TECHNICAL FIELD

This disclosure generally relates to active noise control.

BACKGROUND

Active noise control involves cancelling unwanted noise by generating a substantially opposite signal often referred to as anti-noise.

SUMMARY

In one aspect, this document features a computer-implemented method that includes receiving, at one or more processing devices, a plurality of values representing a set of coefficients of an adaptive filter over a period of time, and identifying, by the one or more processing devices based on the plurality of values, a phase error associated with a transfer function of the adaptive filter. The method also includes adjusting, based on the identified phase error, a phase associated with the transfer function of the adaptive filter such that coefficients calculated using the adjusted transfer function reduce the phase error. The method further includes determining a set of coefficients for the adaptive filter based on the adjusted transfer function, and programming the adaptive filter with the determined set of coefficients to enable operation of the adaptive filter.

In another aspect, this document features a system that includes an active noise control engine. The active noise control engine includes one or more processors, and is configured to receive a plurality of values representing a set of coefficients of an adaptive filter over a period of time, and identify, based on the plurality of values, a phase error associated with a transfer function of the adaptive filter. The active noise control engine is also configured to adjust, based on the identified phase error, a phase associated with the transfer function of the adaptive filter such that coefficients calculated using the adjusted transfer function reduce the phase error. The active noise control engine is further configured to determine a set of coefficients for the adaptive filter based on the adjusted transfer function, and program the adaptive filter with the determined set of coefficients to enable operation of the adaptive filter.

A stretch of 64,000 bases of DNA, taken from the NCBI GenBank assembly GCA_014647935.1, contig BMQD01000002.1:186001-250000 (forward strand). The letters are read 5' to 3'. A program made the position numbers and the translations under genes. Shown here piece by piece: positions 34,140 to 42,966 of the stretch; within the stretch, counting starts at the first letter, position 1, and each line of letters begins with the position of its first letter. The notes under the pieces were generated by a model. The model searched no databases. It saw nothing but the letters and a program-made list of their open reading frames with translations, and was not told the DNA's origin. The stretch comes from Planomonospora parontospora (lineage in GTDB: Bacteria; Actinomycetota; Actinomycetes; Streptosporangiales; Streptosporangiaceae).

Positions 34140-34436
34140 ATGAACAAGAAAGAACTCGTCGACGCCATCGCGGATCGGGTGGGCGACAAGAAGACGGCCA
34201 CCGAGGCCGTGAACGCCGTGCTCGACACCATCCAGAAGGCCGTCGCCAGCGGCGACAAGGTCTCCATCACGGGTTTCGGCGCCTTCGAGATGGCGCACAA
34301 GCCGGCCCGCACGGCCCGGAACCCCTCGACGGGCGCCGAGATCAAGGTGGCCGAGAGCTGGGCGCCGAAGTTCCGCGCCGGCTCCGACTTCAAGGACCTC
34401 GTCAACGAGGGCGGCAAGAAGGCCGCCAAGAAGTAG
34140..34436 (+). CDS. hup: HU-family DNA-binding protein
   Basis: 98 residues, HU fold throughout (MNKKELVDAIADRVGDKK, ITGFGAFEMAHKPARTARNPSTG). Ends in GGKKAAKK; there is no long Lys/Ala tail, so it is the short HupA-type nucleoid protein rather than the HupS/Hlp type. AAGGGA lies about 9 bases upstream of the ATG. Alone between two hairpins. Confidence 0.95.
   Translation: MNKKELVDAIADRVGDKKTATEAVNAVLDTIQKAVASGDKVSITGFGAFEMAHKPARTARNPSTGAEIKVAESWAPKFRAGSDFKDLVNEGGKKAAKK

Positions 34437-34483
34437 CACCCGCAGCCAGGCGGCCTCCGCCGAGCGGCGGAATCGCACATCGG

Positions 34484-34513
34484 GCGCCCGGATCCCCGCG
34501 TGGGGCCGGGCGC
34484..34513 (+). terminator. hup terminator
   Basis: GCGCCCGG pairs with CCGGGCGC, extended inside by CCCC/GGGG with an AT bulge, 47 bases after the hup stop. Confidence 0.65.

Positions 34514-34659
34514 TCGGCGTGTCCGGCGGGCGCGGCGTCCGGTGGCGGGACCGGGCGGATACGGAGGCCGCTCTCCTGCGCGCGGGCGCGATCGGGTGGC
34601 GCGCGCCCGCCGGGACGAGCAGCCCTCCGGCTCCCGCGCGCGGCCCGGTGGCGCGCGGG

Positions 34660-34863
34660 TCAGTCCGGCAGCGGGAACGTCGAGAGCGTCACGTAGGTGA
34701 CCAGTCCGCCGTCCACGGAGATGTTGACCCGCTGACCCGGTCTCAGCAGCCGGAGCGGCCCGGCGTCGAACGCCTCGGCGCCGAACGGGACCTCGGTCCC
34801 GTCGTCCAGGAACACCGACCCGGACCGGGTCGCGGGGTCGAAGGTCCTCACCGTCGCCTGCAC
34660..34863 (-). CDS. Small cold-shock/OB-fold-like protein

In another aspect, this document features a computer readable storage device having encoded thereon computer readable instructions, which when executed by a processor, cause a processor to perform operations including receiving a plurality of values representing a set of coefficients of an adaptive filter over a period of time, and identifying, based on the plurality of values, a phase error associated with a transfer function of the adaptive filter. The operations also include adjusting, based on the identified phase error, a phase associated with the transfer function of the adaptive filter such that coefficients calculated using the adjusted transfer function reduce the phase error. The operations further include determining a set of coefficients for the adaptive filter based on the adjusted transfer function, and programming the adaptive filter with the determined set of coefficients to enable operation of the adaptive filter.

Implementations of the above aspects can include one or more of the following. The phase error can be identified based on a trajectory of the coefficients, the trajectory representing variations of the coefficients over the period of time. A sign of the phase error can be identified based on a directional skew of the trajectory. The phase error can be identified based on frequency domain representation of the filter coefficients. The adaptive filter can be disposed in an active noise control system. A control signal can be generated based on an output of the adaptive filter. The control signal can cause

production of an anti-noise signal for cancelling a noise signal. The anti-noise signal can be produced by a secondary source. A phase and magnitude of the anti-noise signal can be configured to reduce an effect of the noise signal. An error sensor can be configured to detect a residual noise. The residual noise may result from a partial cancellation of the noise signal by the anti-noise signal. The set of coefficients for the adaptive filter can be determined also based on a first signal that includes the noise signal, and a second signal detected within the active noise control system. The second signal can include an error signal produced via at least a partial cancellation of the noise signal by the anti-noise signal. Adjusting the phase associated with the transfer function can include accessing a model that represents a path between a secondary source that produces the anti-noise signal and a sensor for detecting the error signal, updating at least one parameter associated with the model, and adjusting the phase associated with the transfer function of the adaptive filter based on the updated model. Each of the plurality of values representing the trajectory can be a coefficient of the adaptive filter at a particular time. The phase error associated with the trajectory of the coefficients can be due to a change in (i) an